“Being close by is a huge benefit. The alternative for chefs is to ship product hundreds or thousands of miles, with loads of packaging and delays,” Laing says. “Being able to visit the farm with the chefs’ sous-chefs and line cooks is an added bonus — many young cooks have never seen something growing!”

Farm.One is eager to meet the demands of these chefs and can usually find the plants they are looking for from the 60-plus different international seed vendors that they work with.

Chef Matthew Hyland uses wasabi arugula, one of the unique offerings from Farm.One, to spice up pizza at his restaurant, Pizza Loves Emily.
Photo courtesy of Farm.One

“Every time we meet a chef we ask for their dream crop and set out to find the seeds to grow them,” Laing says.

The demand from chefs varies over time, Laing says, but right now the top three items are Pluto basil, a dwarf variety with a powerful cinnamon and clove scent; ‘Miz America’ mizuna, a dark burgundy-colored microgreen with a gentle mustard flavor; and various types of oxalis flowers, including ‘Irish Mist.’ Hyland also likes wasabi arugula, which he uses to spice up his pizzas.

“Chefs love the taste. Without that, we wouldn’t have any customers, so that’s first and foremost,” Laing says. “But they also love being able to specify an exact leaf size, which requires careful growing recipes and exact scheduling.”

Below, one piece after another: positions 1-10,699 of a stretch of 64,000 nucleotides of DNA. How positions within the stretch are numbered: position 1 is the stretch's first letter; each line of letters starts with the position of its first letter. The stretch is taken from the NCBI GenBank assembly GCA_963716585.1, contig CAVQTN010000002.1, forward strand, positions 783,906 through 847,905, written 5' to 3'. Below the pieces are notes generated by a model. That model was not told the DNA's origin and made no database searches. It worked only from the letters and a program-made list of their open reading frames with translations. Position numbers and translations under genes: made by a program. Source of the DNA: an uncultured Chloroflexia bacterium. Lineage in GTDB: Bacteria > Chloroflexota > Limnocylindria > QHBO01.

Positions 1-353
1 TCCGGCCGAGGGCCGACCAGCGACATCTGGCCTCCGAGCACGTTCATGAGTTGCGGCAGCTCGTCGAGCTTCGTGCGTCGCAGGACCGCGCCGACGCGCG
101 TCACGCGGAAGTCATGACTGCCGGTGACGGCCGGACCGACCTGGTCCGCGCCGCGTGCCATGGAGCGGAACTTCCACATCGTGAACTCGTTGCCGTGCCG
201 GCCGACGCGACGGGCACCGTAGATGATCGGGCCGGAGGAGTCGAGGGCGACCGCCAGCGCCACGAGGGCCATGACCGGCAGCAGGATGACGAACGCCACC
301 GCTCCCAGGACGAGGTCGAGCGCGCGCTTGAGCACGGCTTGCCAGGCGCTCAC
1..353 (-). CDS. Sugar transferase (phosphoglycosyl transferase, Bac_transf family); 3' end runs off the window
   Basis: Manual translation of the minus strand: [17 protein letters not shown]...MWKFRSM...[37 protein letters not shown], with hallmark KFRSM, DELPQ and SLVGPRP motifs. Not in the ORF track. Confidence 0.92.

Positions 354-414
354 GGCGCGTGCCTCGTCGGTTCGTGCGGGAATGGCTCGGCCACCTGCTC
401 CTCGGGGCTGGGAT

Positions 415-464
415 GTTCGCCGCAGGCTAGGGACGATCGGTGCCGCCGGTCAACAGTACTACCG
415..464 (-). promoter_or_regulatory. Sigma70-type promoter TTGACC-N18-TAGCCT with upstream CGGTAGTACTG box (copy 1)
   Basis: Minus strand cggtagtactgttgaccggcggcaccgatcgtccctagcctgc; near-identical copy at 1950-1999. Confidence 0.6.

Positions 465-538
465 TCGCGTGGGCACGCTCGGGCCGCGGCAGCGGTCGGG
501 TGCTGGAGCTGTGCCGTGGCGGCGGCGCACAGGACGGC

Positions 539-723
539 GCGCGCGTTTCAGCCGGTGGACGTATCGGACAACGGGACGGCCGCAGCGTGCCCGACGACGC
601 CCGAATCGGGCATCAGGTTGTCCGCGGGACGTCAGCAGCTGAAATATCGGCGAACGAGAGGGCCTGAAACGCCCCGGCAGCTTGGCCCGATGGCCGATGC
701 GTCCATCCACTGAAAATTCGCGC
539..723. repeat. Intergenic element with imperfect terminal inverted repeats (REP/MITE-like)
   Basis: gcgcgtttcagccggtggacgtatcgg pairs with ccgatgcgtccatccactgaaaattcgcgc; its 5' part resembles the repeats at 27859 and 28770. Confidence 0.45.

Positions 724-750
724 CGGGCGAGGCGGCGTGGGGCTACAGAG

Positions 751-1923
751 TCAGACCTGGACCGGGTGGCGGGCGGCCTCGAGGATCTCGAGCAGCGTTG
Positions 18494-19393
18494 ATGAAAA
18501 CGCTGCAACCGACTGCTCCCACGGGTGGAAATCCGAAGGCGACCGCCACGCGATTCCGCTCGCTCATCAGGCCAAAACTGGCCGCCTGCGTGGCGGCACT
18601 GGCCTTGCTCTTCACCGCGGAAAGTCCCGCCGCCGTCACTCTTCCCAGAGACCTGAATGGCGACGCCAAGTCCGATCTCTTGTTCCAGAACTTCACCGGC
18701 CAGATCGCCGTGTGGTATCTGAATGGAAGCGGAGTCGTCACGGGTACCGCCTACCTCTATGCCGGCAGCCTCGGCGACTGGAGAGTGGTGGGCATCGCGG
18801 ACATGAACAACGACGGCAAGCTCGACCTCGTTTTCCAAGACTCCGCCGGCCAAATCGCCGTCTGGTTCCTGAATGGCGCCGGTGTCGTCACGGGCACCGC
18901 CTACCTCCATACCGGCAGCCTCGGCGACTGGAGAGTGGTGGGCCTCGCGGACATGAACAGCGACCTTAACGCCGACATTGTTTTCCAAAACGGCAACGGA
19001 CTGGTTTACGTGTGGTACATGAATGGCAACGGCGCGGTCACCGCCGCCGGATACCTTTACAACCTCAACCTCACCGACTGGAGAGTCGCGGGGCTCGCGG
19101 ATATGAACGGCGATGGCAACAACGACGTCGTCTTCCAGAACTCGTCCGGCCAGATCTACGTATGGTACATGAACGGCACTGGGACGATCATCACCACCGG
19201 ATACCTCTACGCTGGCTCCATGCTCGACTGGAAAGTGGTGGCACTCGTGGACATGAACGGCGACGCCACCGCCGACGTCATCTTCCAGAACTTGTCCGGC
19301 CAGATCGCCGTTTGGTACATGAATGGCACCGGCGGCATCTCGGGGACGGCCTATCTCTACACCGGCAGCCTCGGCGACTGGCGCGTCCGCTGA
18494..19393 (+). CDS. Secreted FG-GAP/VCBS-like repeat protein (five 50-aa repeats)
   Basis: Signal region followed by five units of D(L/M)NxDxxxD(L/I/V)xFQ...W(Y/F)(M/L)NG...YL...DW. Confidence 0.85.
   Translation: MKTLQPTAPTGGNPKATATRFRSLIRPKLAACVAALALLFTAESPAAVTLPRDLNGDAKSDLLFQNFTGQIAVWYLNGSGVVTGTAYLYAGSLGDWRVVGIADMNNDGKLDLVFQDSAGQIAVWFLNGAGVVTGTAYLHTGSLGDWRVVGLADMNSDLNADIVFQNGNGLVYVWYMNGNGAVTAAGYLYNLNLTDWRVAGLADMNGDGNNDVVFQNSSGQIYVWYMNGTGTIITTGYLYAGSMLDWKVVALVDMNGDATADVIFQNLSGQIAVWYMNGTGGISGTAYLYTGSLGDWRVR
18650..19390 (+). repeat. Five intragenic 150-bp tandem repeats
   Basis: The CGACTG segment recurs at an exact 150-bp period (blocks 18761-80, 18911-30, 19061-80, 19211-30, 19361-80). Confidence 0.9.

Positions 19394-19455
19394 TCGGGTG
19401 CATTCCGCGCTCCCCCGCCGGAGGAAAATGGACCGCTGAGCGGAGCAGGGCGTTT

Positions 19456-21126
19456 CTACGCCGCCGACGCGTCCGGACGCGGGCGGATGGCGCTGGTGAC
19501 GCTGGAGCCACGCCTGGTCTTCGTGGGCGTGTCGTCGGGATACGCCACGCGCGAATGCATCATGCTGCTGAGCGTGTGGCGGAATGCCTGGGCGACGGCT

One of the benefits to Farm.One’s close proximity to its restaurant customers is that chefs can stop by to see how their herbs, microgreens and flowers are grown.
Photo courtesy of Farm.One

Farm.One delivers

Having a party? Farm.One has taken their product on the road. The company delivers an “edible bar” of select herbs and flowers to gatherings around town.

“The edible bar is where we bring the farm to you,” Laing says. “We have a selection of dozens of live plants in a simple hydroponic tray that we can serve to party-goers straight off the stem.” He says the idea actually came from a customer who wanted something special for a corporate event. It was such a hit they’re continuing to offer it to customers.

“People love tasting plants they have never seen or heard of before,” Laing says. “We can provide a general selection, or offer a tailored menu of herbs and flowers that complement specific flavor notes in a product.” For example, they produced an edible bar for Macallan (a whiskey distillery) that matched a new whiskey, which he said was “an exciting and dramatic way of emphasizing the flavor profile.”

Neil is a horticulturist and freelance copywriter for the green industry, assisting businesses with advertising copy, white papers, blog posts, articles, and other digital content.